Many countries are experimenting with new models of care delivery involving enhanced integration and coordination of services to better meet the needs of those living with chronic illness. However, the available evidence on the relative value of different forms of integration remains uncertain. This paper will present the findings of a study undertaken in close collaboration with and co-funded by the European Observatory on Health Systems and Policies. It will provide an overview of strategies to chronic disease management that have been developed and/or implemented in five European countries (Denmark, England, France, Germany, Sweden) and Australia. It will also assess some of the contextual factors that enable or hinder implementation of strategies to address chronic illness.
It illustrates the immense diversity among European countries in their approaches to address the rising burden of chronic disease. Approaches not only vary between but also within countries, and reflect to considerable degree the general approaches of health care financing and organisation taken. Thus, in many countries where strong primary care teams exist there has been a progressive shift in the management of many chronic diseases to nurse-led clinics in primary care, for example in England, Sweden and the Netherlands. The involvement of the non-medical profession in France or Germany is low, partly because of legal and professional restrictions on the deployment of nurses outside hospital. Instead, Germany has introduced dedicated disease management programmes which patients and providers can join voluntarily, while France is incentivising the formation of provider networks so as to improve coordination and multidisciplinary working along the continuum of care. The role of patient self-management is being acknowledged as a key component of effective chronic disease management in many countries; yet, systems that support self-management systematically remain relatively weak in many settings.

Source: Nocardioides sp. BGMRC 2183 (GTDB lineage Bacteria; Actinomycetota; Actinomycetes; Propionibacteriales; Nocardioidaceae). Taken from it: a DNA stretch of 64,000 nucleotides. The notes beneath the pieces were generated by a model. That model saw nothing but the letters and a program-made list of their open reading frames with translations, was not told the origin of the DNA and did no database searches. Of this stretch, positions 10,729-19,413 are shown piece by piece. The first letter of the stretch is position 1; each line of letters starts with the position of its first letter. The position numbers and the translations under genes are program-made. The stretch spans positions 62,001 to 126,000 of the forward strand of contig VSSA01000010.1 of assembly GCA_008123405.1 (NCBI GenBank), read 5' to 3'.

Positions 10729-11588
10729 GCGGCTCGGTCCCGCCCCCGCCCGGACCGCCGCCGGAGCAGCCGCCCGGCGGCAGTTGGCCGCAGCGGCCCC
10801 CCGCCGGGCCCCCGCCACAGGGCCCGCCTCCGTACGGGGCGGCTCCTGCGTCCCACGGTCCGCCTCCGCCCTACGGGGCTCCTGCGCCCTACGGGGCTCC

The sustainability of chronic care models faces considerable challenges in all health care settings. These include administrative and financial obstacles to enhance the coordination and/or integration of health and social/community care services; under/mis-investment in suitable information systems; conflicting policies (e.g. pursuing activity-based funding vs. aiming to shift care into the community); a focus on cost reduction; and the potential impact of electoral cycles.
An effective response to the rising burden of chronic disease requires a health system environment that allows for the development and implementation of structured approaches to chronic disease management. Experience suggests that systems that are characterised by fragmentation of health services are facing considerable challenges in the successful implementation of system-wide strategies to provide care for patients with chronic illness.
Presentation slides available from: http://www.integratedcarenetwork.org/Sweden2008/slides/02-07-nolte.pdf